Ultimately this is just more of the same from Aglukkaq and Health Canada - politicized inaction, hypocrisy and lies.

Anyone out there willing to wager that if recommendations actually come from the Summit, that they're not either rejected out of hand or simply brushed under the rug of time, cause I'm guessing that just like everything else that's come across her desk that might actually benefit the health of Canadians, Leona Aglukkaq's going to find some way to either avoid or ignore them.

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6 comments:

  1. What has changed in the past five years? The pharmaceutical industry is now pushing weight loss surgery for children. I suspect that's what behind the Strong4Life campaign in Georgia and no doubt they'd like to develop a customer base in Canada's health care systems as well.

    Speaking as a former fat kid in now in her forties, the idea of WLS for children is nothing short of an abomination, and if it's being pushed I hope that you'll speak out against it as you spoke out against that horrible Disney exhibit.

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  2. Anonymous9:40 am

    So true... and so truely depressing. This government is making me very demoralized. Do you have any realistic suggestions for how we could get things to change?

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    1. Anonymous6:05 pm

      Switching courses, one thing I have to say is: stop childhood sexual abuse and we've prevented a huge number of cases of obesity. Even adult women, when sexually harrassed or raped, sometimes gain weight in response, weight which cannot permanently be lost by dieting alone. It is protection in a really basic way.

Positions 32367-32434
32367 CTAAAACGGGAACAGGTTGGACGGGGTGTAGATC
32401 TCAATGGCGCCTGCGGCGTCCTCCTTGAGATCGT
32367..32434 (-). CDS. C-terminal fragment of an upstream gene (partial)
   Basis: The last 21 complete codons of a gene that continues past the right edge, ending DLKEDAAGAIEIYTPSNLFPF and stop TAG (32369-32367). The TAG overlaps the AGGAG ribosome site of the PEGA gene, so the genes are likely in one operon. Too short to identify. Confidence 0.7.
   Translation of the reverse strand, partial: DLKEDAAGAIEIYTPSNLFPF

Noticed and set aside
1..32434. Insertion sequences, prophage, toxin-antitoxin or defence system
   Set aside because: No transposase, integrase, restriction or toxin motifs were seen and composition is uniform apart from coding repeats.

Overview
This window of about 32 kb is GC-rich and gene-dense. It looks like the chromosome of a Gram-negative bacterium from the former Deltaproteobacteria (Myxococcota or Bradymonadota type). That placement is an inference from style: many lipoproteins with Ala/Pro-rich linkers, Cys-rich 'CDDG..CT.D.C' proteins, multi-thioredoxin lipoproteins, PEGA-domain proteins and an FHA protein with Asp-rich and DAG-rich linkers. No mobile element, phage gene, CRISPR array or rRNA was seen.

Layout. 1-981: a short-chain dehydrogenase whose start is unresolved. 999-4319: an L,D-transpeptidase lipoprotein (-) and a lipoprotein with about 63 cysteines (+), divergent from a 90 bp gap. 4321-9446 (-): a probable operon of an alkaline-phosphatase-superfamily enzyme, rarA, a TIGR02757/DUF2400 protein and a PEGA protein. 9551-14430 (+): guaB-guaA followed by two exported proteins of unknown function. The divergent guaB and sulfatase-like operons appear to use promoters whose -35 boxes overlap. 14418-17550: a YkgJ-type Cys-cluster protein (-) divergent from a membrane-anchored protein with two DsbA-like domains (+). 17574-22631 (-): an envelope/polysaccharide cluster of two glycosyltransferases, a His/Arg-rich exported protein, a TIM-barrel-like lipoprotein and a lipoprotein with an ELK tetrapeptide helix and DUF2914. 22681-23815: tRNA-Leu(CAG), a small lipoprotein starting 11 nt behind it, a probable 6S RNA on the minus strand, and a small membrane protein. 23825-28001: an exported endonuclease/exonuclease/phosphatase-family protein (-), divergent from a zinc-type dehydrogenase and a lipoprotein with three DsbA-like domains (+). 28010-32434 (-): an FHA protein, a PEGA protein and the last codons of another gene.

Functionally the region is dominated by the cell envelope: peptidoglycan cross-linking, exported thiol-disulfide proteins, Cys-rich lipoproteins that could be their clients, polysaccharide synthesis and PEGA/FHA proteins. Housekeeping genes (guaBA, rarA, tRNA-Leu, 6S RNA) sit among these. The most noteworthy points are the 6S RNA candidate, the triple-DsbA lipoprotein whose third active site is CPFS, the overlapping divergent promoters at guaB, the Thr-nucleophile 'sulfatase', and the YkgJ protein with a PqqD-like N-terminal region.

Many causes of obesity are far beyond "calories in-calories out".

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  3. One interesting suggestion recently in the news (in Ontario's Drummond report, for instance) was to apply the GST to food.

    This would make food more expensive, including healthier foods. But the main effect might be to discourage Canadians from eating as much food. But eating too much, regardless of any food's nutritional content, is probably the biggest problem. The regressiveness of GST can be helped by increasing the GST tax credit in a progressive fashion.

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  4. They should be concentrating on the parents, not the kids. Parents are the ones who need the education in nutrition since they are usually the ones in charge of buying and cooking the food the kids eat. Teach the parents and give them the tools they need and they can then teach their kids.

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  5. This might sound strange, but do we really have an abundance of overweight children, or has this issue gotten blown out of proportion. I ride the bus, been a helper in schools, five years ago, for many years, go to the mall etc and I quite frankly do not see this child obesity problem. Of course there are kids that are overweight, but I do not think it is any more then we have seen in any other generation. Adults overweight, (including myself) is a different story. You can't swing a cat and not hit an Adult who is not overweight, but kids I do not see it.